Naba Kishor Pujari
ith the onset of Covid-19 causing immense disruption to normal life, the world is busy fighting to check its spread. While the pandemic has pushed millions of people into economic hazards, we are yet to fathom the extent of damage that this challenge on the humanitarian front will indirectly inflict on children.
According to UNICEF, the pandemic and the lockdown have impacted 247 million children enrolled in elementary and secondary schools in India. The reasons are lack of school infrastructure, the digital divide between rural and urban children and the absence of a policy that carries the very spirit of ensuring “Education for All”.
Online education in India causes inequality, creates a divide among students and estranges the most marginalised and underprivileged ones. Though classroom-based learning has shifted to virtual model of education, a National Sample Survey (NSS) report for 2017-18 had said only 23.8 per cent of households had access to internet.
While the students from the upper strata have coped with the shift, the unprivileged ones are left behind. With no access to internet and even to computer or smartphone, these children enrolled in government schools are deprived of the alternative mode of learning. Lack of digital infrastructure and the rural-urban divide will keep millions of children at the periphery of the education system during Covid-19 shutdown, the NSS report states.
The Minimum Levels of Learning (MLL) approach usually refers to a set of desired competencies to be achieved by all children. Recently, the Atmashakti Trust, an NGO, undertook a study on the learning level of government school children, covering over 4,000 heads across the country. The findings showed that in Class-VIII, only 49.79 per cent, 54.35 per cent and 79.14 per cent passed the test in English, Math and regional language respectively. In Class-V, only 41.04 per cent, 48.72 per cent and 71.12 per cent passed the test in English, Math and regional language respectively. Similarly, 43.42 per cent and 27.64 per cent students in Class-III did not meet the expected learning levels in Math and regional language.
According to the Annual Status of Education Report (ASER) 2019, only 16 per cent of children in Class I in 26 surveyed rural districts were in a position to read the school texts at the prescribed level. Almost 40 per cent of them could not even understand letters and only 41 per cent of these children could read two-digit numbers.
Lack of school infrastructure poses another challenge during the pandemic, which will affect the education of children from poor backgrounds studying in government schools. Numerous studies suggest that students in schools with poor infrastructure can have lower scores than those with access to better infrastructural facilities. An overcrowded classroom with a chaotic learning environment can adversely affect students’ learning capabilities. A NITI Aayog report states that 93 per cent of government schools are running without a computer, 23 per cent without a ramp, 79 per cent without a playground, 81 per cent without electricity, two per cent without boys’ toilets, one per cent without girls’ toilets and 0.4 per cent without proper buildings. The same abysmal situation prevails in several states that were covered under the survey.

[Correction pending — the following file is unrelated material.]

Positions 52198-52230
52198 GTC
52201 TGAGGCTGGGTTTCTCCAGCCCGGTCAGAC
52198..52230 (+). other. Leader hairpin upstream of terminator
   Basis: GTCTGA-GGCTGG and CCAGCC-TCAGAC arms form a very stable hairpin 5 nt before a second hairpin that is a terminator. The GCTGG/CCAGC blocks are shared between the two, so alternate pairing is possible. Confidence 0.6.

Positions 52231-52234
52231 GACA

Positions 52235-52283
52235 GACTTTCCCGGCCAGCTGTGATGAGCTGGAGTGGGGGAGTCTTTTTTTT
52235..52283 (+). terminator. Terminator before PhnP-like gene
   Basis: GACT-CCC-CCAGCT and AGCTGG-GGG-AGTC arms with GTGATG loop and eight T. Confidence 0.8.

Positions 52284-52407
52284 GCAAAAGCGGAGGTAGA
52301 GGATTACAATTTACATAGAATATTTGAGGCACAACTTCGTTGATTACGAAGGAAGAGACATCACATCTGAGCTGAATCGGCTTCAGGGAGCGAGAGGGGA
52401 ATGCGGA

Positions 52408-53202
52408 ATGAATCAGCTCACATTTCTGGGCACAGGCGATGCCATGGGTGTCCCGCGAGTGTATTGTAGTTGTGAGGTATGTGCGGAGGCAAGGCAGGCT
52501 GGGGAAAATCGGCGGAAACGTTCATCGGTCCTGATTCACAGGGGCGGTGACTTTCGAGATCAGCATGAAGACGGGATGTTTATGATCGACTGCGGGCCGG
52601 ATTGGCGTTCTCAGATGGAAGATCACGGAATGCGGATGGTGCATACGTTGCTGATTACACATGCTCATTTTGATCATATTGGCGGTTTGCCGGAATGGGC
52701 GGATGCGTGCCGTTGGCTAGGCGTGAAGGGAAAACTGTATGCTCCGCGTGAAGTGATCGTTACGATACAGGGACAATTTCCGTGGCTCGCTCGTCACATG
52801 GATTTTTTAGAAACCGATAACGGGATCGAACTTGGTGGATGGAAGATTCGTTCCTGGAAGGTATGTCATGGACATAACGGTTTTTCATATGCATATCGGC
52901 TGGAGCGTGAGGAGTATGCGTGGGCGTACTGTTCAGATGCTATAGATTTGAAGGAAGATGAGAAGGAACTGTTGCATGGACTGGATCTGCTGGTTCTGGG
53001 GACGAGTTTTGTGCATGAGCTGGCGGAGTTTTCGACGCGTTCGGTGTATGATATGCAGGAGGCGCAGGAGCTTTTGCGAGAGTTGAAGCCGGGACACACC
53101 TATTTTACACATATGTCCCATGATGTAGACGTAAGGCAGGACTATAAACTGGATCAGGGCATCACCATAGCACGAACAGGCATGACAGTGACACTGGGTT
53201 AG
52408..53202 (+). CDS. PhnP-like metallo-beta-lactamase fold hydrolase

In states, where the basic infrastructure of the school is in a bad state, the government will require to provide immediate attention to the betterment of students’ learning.
A report of the World Economic Forum (WEF) states that there is no equality of suffering or equality of sacrifice during an epidemic that is unreasonably hurting the poorest and the most vulnerable of the populations. Therefore, underprivileged and disadvantaged children will be the worst preys of the pandemic.
With the existing digital divide, relying only on online education will push the have-nots out of the education system as well as compel them to work to support their families. Moreover, schools are more than a teaching-learning place for underprivileged children. For them, the school remains the centre of social protection, health and nutrition.
In this situation, a question is, what solution can state governments offer to ensure children’s ‘right to education’ during the pandemic. Experts say governments should use the lockdown as an opportunity to provide remedial classes for weaker students so that they shall be on par with the other students once regular school starts. And, if we address the issue in a serious manner, especially during the pandemic, cases of drop-out and the like will significantly come down.
The writer is a Right to Education activist.